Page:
TheABC hajj is a particular place,with particular rules.that's why mecca is call the haram,because many things that are otherwise allowed are not allowed when doing hajj.

dollius Thu 24-Oct-13 06:49:25

I live in the Middle East in a country which is a popular transit point for people undertaking the Hajj.

When I moved here, I honestly thought I would become more understanding towards the veil. In fact I have become less so.

I completely agree with everything in the OP. In this country - and every other middle eastern country I have been to - I see many women fully covered, while the men wear jeans, T-shirts and leather jackets. In fact, in the more conservative areas (read deprived), the contrast is even more pronounced.

I have really come to believe that the veil is little more than a patriarchal practice to denote ownership of women. In fact, the veil is little more than the flip side of Western porno culture - it is all about men's inherent sense of entitlement to the ownership of women's bodies. I feel sad when I see young girls wearing the hijab - as young as nine or 10 - because how can they be considered to have any sort of "sexuality" that should be covered up?

In all the posts here objecting (quite hysterically in some cases IMO) to the OP, not one has included an actual reference to the Q'ran where it states that a woman must cover her face or hair. "Draw your veil over your chest" does not count. It means cover your chest, with clothes. IE wear clothes. It does not say draw your veil over your head, or over your face.

NumptyNameChange Thu 24-Oct-13 07:02:25

defuse: "The Quran by itself does not provide us all the answers" <this i find stunning. it amazes me how people who see themselves as devout followers of 'religion' can so blatantly veer away from it in order to defend the cultural dogma of their group OVER the spirit and core of what they believe they've been told by god.

not just muslims.

'shirk' to me is when you worship religion and tribalism and dogma OVER allah.

worldgonecrazy Thu 24-Oct-13 08:38:23

The thing I find really confusing, in regard to both Christianity and Islam, is that if Jesus or Muhammed were REALLY speaking about an all-powerful God, why did that same God not tell them to write really, really clearly about what this God is supposed to have wanted people to do. Why doesn't the Bible actually say "In a few hundred years some of my followers are going to have a big fight with some followers of a (slightly maybe?) different God, called the Crusades. THIS WILL BE A BAD IDEA, DON'T DO IT. Or why did Muhammed not get told to write "Men, make sure you are nice to women? Female circumcision IS A REALLY BAD IDEA, DON'T DO IT. AND STOP WORRYING ABOUT IF YOUR WOMEN ARE PURE. DEFINITELY DON'T KILL YOUR DAUGHTERS JUST BECAUSE YOU THINK THEY HAVE BEHAVED BADLY".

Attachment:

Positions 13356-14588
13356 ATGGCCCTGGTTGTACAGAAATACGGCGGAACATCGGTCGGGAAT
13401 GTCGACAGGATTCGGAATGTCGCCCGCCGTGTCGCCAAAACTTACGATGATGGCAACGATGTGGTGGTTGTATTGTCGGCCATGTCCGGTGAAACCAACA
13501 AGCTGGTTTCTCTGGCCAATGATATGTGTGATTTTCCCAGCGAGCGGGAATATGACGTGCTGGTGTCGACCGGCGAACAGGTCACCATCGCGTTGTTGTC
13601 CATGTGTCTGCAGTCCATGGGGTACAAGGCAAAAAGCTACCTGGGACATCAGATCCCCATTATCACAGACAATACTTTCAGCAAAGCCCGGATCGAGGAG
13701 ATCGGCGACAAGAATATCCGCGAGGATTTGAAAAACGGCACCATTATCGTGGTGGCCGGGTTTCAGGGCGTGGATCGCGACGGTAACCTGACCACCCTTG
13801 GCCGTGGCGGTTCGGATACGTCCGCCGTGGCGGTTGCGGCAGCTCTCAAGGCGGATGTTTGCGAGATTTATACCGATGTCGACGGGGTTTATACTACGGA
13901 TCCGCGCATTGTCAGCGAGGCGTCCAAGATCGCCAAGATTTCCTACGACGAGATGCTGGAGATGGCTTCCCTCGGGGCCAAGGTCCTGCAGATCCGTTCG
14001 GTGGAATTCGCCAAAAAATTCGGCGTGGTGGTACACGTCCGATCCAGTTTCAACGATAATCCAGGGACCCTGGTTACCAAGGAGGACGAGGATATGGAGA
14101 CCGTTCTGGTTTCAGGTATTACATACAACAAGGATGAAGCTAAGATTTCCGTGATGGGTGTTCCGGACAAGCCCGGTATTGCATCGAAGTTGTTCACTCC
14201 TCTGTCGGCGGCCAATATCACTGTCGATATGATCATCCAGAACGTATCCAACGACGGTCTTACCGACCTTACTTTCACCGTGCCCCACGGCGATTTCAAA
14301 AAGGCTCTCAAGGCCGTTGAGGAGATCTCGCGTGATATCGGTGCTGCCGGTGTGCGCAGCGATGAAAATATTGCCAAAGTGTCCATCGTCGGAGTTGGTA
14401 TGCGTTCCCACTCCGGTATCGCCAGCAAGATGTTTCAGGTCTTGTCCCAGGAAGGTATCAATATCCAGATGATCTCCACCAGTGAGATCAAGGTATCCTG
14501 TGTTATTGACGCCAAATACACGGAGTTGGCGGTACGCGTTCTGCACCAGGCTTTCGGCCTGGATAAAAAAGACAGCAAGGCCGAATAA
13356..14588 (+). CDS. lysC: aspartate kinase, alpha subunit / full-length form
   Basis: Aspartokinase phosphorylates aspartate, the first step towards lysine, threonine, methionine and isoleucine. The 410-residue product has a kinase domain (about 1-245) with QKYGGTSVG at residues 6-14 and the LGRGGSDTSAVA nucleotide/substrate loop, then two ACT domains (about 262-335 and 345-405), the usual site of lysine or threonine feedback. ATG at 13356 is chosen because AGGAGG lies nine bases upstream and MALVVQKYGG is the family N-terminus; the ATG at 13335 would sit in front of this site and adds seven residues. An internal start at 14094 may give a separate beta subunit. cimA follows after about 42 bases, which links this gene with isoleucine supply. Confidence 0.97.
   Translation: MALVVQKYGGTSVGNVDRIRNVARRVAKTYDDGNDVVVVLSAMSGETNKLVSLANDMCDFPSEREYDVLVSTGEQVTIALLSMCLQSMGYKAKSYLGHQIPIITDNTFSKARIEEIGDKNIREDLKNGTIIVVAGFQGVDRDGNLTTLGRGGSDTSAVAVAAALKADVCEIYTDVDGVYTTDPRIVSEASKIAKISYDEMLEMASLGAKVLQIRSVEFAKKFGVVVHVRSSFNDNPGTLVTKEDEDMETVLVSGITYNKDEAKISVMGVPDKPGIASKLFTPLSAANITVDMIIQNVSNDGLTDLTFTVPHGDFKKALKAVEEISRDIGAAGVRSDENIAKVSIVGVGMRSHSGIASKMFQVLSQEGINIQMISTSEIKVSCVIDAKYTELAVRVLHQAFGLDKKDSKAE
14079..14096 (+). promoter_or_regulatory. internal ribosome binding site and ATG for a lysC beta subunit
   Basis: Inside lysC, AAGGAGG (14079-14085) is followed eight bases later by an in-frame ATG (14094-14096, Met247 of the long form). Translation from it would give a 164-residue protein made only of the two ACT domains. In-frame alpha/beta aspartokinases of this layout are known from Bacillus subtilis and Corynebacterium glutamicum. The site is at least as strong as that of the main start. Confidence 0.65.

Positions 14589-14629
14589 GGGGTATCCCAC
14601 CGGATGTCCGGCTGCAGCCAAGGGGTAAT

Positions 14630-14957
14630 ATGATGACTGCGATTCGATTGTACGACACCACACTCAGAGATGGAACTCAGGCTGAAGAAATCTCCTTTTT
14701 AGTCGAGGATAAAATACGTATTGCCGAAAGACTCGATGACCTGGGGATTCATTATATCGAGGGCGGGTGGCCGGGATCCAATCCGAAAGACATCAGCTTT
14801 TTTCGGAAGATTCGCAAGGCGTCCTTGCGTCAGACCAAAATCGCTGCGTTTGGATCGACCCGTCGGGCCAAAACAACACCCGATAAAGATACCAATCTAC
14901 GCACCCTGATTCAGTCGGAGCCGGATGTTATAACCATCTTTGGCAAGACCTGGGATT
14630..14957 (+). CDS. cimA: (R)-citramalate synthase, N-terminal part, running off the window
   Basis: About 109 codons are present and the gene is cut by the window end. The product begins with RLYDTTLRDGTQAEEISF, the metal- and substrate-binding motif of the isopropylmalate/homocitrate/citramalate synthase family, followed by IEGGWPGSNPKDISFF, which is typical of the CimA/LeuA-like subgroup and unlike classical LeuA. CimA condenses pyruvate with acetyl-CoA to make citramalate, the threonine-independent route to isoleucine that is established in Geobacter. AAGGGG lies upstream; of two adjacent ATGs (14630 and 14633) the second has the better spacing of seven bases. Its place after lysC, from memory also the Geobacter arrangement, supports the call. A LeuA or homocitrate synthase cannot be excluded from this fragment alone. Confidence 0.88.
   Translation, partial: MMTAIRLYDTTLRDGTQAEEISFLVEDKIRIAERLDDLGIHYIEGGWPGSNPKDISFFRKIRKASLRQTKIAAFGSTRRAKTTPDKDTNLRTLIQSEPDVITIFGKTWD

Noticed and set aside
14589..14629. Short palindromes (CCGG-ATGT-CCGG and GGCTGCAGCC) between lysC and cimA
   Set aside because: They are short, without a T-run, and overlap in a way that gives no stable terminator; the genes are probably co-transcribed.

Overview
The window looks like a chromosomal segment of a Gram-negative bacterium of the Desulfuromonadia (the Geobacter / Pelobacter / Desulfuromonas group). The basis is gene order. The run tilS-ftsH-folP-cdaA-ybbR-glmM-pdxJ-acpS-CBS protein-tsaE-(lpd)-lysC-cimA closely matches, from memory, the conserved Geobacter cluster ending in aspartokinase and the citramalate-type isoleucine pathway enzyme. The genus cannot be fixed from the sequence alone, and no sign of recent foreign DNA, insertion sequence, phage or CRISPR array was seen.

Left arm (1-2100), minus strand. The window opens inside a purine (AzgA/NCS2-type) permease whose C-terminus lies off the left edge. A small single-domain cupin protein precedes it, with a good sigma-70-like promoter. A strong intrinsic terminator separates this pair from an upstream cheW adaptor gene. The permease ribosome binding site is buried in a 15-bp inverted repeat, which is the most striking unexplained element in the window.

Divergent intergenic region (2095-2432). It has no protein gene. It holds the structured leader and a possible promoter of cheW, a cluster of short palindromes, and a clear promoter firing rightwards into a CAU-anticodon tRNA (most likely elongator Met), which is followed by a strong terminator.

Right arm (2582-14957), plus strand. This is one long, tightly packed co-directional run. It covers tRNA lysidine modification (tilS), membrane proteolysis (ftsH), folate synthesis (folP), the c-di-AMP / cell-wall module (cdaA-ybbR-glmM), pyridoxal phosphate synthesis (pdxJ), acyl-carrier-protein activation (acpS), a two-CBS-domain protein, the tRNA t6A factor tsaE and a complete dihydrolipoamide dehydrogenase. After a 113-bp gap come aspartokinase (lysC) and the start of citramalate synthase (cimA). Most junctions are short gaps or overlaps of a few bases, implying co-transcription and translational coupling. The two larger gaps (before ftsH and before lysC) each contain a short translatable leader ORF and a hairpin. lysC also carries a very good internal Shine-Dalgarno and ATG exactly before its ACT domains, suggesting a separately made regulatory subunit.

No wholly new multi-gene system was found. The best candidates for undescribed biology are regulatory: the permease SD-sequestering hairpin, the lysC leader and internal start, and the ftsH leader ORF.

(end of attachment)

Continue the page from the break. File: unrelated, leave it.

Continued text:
Surely an all-knowing, all powerful God would have foreseen the problems that unclear writing causes?

I know someone will say it's just mans' interpretation of God's words, but then why didn't God put it so it could not be misinterpreted?

As a Pagan, I also cannot get my head around the whole idea of shunning the physical in order to get closer to the spiritual. If you truly believe that God made the Universe, then wouldn't getting closer to the thing God made actually bring you closer to God? When you see the Divine in everything (as I do) then there is no division between the physical and spiritual world, no need to shun one in favour of the other. (Sorry, gone slightly OT there.)

MasterOfTheYoniverse Thu 24-Oct-13 11:00:38

ni hao ma sirchejin with very much respect!
Since you are a self declared "white convert" may I venture that you have very little understanding of the socio economic reality of the very very vast humble majority of Muslim women for which this is not mere philosophical wanderings?
Your strident apology of the veil might be literally correct on a theological level but most people on this planet hope to think we are past that era and can just be counted as decent Muslims if we choose to to live a secular life and bring our children up into the age of reason?
Where "being humble" in Karachi or Tunis is just fine going to med school in jeans and a Tshirt without fearing an acid attack?
You are a fool.

CoteDAzur Thu 24-Oct-13 12:52:57

I have been telling MNers Muslims some of the stuff in the OP for years and still, OP managed to get even my back up with the contradictory & insensitive content shock

"Suck it up, Buttercup"??? hmm

hambo Thu 24-Oct-13 13:50:58

If you 'cover' yourself...can you cycle? Go swimming? Go for a jog, or climb a mountain? Can you rock climb, or ski?

It seems to me that being 'covered' stops people having full lives, and is going to stop children discovering their strengths, and the true joy of their bodies and just what they can do.